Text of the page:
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“…Similar results have been observed in mouse models supplemented with vitamin E before primary sensitization [50]. Supplementation with vitamin E before primary sensitization in the murine model of toluene-diisocyanate (TDI) induced nasal allergy, significantly attenuated the outwardly observable indicators of nasal allergy, and reduced mitogen-induced lymphoproliferative, IL-4 and IL-5 responses [51]. Similar results have been reported in nasally TDI sensitized guinea-pigs supplemented with vitamin E and C [52].…”
Section: Animal Modelssupporting
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“…Similar results have been observed in mouse models supplemented with vitamin E before primary sensitization [50]. Supplementation with vitamin E before primary sensitization in the murine model of toluene-diisocyanate (TDI) induced nasal allergy, significantly attenuated the outwardly observable indicators of nasal allergy, and reduced mitogen-induced lymphoproliferative, IL-4 and IL-5 responses [51]. Similar results have been reported in nasally TDI sensitized guinea-pigs supplemented with vitamin E and C [52].…”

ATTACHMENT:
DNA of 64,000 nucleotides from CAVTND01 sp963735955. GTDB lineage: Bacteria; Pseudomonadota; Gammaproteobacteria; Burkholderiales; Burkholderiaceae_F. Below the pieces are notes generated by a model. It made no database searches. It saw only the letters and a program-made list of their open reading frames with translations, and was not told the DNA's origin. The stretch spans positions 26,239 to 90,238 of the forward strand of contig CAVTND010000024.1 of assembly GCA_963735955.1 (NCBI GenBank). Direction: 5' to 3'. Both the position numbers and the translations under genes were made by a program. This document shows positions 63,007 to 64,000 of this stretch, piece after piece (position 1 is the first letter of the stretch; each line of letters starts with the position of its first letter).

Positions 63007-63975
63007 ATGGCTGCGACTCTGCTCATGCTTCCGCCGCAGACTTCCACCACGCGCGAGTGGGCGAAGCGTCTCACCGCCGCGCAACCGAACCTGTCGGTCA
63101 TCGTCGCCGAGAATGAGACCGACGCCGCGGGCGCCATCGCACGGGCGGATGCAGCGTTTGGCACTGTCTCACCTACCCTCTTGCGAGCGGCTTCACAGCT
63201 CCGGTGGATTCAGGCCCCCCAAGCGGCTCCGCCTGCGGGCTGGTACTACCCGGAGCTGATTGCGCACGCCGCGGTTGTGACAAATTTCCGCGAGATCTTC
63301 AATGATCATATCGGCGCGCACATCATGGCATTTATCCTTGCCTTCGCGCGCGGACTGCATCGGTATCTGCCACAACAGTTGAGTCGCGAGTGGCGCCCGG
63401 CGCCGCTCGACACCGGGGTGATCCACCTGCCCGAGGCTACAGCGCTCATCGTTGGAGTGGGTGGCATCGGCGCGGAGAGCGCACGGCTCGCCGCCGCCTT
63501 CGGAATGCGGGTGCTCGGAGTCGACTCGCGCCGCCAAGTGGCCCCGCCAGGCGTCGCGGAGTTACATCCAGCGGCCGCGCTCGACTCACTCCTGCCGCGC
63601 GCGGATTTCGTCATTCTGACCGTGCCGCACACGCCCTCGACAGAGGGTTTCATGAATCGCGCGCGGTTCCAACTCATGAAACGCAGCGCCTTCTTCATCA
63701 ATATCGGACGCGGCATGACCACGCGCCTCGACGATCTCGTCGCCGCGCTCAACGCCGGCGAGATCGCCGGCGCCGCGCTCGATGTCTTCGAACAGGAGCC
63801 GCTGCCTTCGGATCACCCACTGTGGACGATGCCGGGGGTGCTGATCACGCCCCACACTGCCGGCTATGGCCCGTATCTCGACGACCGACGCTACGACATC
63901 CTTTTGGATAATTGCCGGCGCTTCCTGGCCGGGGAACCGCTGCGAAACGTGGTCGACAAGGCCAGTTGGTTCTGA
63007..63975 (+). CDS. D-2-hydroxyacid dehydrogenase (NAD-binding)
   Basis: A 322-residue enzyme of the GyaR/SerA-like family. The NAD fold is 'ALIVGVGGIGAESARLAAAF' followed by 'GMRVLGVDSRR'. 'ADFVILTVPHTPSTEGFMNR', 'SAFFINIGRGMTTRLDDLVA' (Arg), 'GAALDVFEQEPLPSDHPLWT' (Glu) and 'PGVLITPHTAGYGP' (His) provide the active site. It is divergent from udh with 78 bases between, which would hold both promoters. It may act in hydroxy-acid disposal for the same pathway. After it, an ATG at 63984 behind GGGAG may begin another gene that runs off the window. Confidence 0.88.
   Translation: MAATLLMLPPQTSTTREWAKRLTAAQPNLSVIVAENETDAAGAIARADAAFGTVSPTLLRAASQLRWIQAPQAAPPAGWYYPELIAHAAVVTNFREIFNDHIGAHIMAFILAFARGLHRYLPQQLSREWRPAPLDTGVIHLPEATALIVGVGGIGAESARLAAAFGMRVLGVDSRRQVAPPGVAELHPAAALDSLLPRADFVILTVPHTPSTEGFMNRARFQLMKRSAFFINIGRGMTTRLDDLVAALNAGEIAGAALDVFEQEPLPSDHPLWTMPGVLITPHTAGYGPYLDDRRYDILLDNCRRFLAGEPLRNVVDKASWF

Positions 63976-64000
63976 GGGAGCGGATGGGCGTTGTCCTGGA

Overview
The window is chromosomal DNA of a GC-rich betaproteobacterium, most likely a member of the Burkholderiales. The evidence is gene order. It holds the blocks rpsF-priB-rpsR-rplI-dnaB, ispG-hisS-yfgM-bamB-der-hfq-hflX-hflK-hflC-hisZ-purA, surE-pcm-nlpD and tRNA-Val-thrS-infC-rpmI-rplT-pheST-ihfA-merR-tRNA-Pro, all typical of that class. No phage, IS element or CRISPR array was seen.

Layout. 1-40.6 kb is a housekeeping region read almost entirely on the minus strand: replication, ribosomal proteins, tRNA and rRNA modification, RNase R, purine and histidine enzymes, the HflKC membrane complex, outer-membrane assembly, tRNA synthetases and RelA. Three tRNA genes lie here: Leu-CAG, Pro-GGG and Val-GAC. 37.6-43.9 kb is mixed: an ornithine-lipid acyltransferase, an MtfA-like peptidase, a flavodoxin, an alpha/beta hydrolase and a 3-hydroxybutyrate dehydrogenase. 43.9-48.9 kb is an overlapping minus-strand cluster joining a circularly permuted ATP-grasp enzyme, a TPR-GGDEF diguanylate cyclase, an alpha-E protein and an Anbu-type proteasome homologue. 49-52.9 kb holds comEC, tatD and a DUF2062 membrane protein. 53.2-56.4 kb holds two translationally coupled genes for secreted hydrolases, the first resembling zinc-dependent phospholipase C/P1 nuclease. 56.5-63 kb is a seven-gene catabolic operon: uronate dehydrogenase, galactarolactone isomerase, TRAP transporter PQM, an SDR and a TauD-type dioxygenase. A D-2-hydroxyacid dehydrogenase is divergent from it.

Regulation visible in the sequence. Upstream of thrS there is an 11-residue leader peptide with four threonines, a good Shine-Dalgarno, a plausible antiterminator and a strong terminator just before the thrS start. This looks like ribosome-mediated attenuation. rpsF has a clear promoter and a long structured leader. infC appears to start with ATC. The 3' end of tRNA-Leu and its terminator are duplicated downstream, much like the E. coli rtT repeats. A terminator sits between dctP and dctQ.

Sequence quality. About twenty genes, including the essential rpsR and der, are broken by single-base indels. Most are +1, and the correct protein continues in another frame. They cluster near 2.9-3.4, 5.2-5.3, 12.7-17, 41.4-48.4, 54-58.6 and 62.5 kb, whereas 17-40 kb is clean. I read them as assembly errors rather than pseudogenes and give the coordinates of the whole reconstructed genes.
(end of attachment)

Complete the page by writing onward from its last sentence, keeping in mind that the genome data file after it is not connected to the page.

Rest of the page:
Section: Animal Modelssupporting
“…Since it has been reported that vitamin E did not down‐regulate IL‐2 levels in a mouse allergy model 16 but instead even restored IL‐2 levels reduced during retrovirus infection in murine AIDS models 15, 19 and increased IL‐2 production in old mice 20 and healthy older adults 21, we also examined the effect of vitamin E on IL‐2 mRNA levels by quantitative real‐time PCR. The IL‐2 mRNA expression levels were much higher (more than 100‐fold) than the levels of IL‐4 mRNA (Fig.…”
Section: Resultsmentioning
“…Recently, a study on the relation between dietary vitamin E intake and serum IgE concentrations and atopy, from a random sample of 2,633 adults, revealed that higher concentrations of vitamin E (but not vitamin C) intake were associated with lower serum IgE levels and a lower frequency of allergen sensitization 14. Significant reduction of IgE and IL‐4 levels was also observed in mice whose diet was supplemented with vitamin E 15, 16. Although the effect of vitamin E on IgE and atopy has been reported, the molecular mechanism by which vitamin E suppresses IgE expression has not been investigated.…”
Section: Introductionmentioning
“…In a murine nasal allergy model, Zheng et al showed that supplementation with a diet containing 535 mg aT per kg for 4 weeks significantly reduced quantifiable nasal symptoms compared with a diet containing normal levels of aT (Zheng et al, 1999). In contrast to the human studies discussed before aT supplementation also led to a significant decrease in lymphocyte proliferation, serum IgE levels and production of the Th2 cytokines IL-4 and IL-5 in these animals.…”
Section: Animal Studiesmentioning